By Steve Schifferes
Economics reporter, BBC News
The UK government has forecast a sharp economic slowdown, saying the UK economy will shrink by 3.5% in 2009.
While this is in line with most independent forecasts, the chancellor is predicting 1.25% growth in 2010, above the 0.3% consensus.
The government's Budget predictions also pencil in an above-average growth rate of 3.5% in 2011.
Mr Darling blamed the world recession for the decline in UK growth, calling it the worst in post-war years.
The Budget projections look like a triumph of hope over experience
Andrew Smith, KPMG
"No country could insulate itself from the world downturn," the chancellor said.
However, the IMF in its latest economic forecast suggests that the UK economy will decline by 4.1% this year and 0.4% next year.
Mr Darling's more optimistic growth forecasts will help him reduce the estimates of the size of future Budget deficits.
Howard Archer, chief UK economist at IHS Global Insight, said: "We suspect 3.5% is far too optimistic for growth in 2011, especially given the very substantial fiscal tightening that will be required".
And Andrew Smith, chief economist at KPMG, said that "the Budget projections look like a triumph of hope over experience".
"If the chancellor's growth forecasts again prove over-optimistic, the public finances will turn out even worse."
The chancellor warned that the world should not make the mistakes of the 1930s and cut spending in the midst of the recession.
The chancellor's Budget forecast
"There are no quick fixes, there is no overnight solution," he said
He predicted that borrowing would reach more than 12% of GDP, or £175bn, in the next financial year and stay at the same level in 2010-11.
He said the deficit would begin to move to balance slowly, and then start falling to 5.5% of GDP by 2013-14.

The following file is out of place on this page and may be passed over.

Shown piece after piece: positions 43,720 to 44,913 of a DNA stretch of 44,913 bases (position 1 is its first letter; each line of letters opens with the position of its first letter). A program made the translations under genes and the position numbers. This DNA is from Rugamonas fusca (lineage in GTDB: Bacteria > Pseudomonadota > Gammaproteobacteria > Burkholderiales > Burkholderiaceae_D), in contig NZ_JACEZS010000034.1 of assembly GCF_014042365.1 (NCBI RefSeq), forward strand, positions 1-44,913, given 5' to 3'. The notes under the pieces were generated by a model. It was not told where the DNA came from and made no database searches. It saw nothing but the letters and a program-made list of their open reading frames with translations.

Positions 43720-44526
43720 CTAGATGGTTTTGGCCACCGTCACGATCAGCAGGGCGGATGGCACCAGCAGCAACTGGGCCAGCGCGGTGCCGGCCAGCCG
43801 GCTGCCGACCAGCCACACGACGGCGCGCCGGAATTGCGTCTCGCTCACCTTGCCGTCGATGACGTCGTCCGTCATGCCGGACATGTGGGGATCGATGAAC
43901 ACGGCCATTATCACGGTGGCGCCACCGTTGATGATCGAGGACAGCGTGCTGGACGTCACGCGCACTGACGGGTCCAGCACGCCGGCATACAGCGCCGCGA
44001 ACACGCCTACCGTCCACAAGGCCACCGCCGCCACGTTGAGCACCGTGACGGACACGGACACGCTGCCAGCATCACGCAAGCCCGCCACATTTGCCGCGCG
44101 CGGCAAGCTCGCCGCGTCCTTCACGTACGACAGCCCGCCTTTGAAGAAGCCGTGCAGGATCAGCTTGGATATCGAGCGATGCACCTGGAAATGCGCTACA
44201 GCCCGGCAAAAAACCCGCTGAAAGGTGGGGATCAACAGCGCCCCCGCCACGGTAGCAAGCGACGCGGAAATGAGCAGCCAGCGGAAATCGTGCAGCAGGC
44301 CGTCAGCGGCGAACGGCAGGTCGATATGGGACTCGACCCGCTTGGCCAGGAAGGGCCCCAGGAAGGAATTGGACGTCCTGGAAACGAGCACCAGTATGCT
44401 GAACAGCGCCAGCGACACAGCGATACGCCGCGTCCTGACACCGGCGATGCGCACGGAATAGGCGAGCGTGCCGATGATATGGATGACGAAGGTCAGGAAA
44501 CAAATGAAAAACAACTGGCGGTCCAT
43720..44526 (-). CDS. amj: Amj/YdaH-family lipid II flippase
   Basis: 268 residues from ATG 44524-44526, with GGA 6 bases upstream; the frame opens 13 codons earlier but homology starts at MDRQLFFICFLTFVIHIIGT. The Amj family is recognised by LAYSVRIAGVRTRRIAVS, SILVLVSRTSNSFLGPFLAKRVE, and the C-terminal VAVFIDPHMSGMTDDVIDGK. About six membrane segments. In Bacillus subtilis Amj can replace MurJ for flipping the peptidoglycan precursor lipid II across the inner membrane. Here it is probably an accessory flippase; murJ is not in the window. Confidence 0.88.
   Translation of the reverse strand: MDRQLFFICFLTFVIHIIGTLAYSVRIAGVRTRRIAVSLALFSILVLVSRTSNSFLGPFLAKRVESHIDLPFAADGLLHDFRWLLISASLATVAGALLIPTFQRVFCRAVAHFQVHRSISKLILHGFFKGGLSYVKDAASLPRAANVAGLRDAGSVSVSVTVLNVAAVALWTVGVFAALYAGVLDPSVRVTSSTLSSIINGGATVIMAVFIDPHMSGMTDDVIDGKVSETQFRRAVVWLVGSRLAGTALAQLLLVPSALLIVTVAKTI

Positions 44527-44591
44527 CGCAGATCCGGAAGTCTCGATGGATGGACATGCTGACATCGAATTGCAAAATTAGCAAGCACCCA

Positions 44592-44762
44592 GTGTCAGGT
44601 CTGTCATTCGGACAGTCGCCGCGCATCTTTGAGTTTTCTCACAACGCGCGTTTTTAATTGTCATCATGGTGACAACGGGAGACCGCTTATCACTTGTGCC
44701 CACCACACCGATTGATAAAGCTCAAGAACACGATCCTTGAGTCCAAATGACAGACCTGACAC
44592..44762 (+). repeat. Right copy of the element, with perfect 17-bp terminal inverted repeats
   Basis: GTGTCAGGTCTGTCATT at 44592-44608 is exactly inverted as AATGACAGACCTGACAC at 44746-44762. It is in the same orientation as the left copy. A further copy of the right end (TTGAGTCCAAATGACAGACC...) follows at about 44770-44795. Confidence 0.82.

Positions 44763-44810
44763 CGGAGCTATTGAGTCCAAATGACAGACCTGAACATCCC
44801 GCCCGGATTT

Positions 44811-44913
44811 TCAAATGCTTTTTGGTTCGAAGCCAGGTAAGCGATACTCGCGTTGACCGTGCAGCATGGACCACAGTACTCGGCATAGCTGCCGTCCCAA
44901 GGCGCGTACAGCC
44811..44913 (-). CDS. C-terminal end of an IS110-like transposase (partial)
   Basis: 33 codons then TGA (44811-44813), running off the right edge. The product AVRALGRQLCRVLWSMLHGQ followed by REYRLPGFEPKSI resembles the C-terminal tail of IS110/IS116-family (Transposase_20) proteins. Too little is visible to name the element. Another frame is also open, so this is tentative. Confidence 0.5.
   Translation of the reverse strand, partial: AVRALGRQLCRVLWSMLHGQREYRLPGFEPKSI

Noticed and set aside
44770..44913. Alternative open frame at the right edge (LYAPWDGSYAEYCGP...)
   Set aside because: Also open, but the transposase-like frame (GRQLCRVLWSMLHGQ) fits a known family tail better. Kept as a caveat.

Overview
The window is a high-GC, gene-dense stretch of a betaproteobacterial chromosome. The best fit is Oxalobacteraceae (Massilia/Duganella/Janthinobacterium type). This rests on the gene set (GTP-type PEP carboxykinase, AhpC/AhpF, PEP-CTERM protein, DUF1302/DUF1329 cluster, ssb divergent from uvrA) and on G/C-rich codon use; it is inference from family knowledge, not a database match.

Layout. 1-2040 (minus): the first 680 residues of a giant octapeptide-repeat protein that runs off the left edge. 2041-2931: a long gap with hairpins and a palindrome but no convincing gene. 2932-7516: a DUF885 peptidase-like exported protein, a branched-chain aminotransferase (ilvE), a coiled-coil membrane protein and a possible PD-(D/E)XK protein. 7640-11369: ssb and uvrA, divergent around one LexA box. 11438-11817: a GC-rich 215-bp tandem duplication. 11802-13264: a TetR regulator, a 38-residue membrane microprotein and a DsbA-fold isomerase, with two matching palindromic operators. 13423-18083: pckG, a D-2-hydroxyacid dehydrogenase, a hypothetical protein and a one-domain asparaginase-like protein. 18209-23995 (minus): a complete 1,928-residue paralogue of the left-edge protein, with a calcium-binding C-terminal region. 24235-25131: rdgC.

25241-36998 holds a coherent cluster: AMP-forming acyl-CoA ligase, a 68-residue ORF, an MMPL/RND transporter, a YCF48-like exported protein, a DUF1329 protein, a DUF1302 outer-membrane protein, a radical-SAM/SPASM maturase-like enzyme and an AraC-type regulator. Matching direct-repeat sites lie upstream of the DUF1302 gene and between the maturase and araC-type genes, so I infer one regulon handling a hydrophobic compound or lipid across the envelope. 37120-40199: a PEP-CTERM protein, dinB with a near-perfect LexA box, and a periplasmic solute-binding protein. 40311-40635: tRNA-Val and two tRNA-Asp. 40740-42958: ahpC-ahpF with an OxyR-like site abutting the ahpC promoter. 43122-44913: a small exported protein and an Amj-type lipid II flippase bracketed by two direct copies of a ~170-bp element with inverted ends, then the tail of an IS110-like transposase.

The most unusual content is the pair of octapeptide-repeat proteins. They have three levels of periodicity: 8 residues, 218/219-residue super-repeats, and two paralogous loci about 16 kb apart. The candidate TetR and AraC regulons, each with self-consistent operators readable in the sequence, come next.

But total government debt would continue to build up for longer, with the debt rising from 59% of GDP to 79% by 2013-14.
The key question for this Budget was whether it set out a credible and rigorous path for restoring the public finances to health
He predicted that it would not be until 2017-18 - in the next but one Parliament - that the share of debt would begin to fall again.
But Richard Lambert, the boss of the CBI, said that the government had not put forward a credible plan to reduce future deficits.
"The key question for this Budget was whether it set out a credible and rigorous path for restoring the public finances to health. The CBI's preliminary judgement must be that it does not," he said.
And Roger Bootle, senior economic adviser to Deloitte, said that "the startling thing, though, is that, huge though the borrowing figures are, they are still likely to prove to be too low".
He is predicting a deficit of at least £230bn next year.
The chancellor pointed to higher borrowing in the United States, of about 13% of GDP, using estimates by the Congressional Budget Office which include the full $700bn cost of financial bail-out - and are disputed by the Obama administration.
The IMF, however, predicts that the UK deficit of 12% in 2010 will be the biggest among the G20 countries.
Much of the difference in these calculations depends on how much the bank bail-outs will eventually cost the UK government.
The chancellor has said that he will cost those bail-outs at 3.5% of GDP, or £52bn, which is less than half what the IMF has estimated.
Squeezing the rich
The government has gained headlines by saying it will raise the rates of tax on the rich, with tax rates going up to 50% for the highest earners.
But in fact the taxes on the rich, even on the government's own estimates, will only raise £1.8bn a year, and only kick in after the next election.
This is about the same amount as will be raised by higher fuel duties. In total, higher taxes are expected to raise some £5bn by 2011.
The Institute of Fiscal Studies (IFS) is sceptical that taxing high earners will raise that much money, as there are many ways they could avoid such taxes.
The real tightening in future Budgets will come from an even greater squeeze on public spending.
The chancellor has said that the growth of public spending will be limited to 0.7% for up the three years after 2011, a bigger squeeze than occurred during the Thatcher years.
If government debt continues to rise, and more money needs to be spent on benefits, this will further squeeze spending in individual departments like health and education.
The IFS is also forecasting that government debt will not fall without further long-term restraints on public spending, or further tax rises
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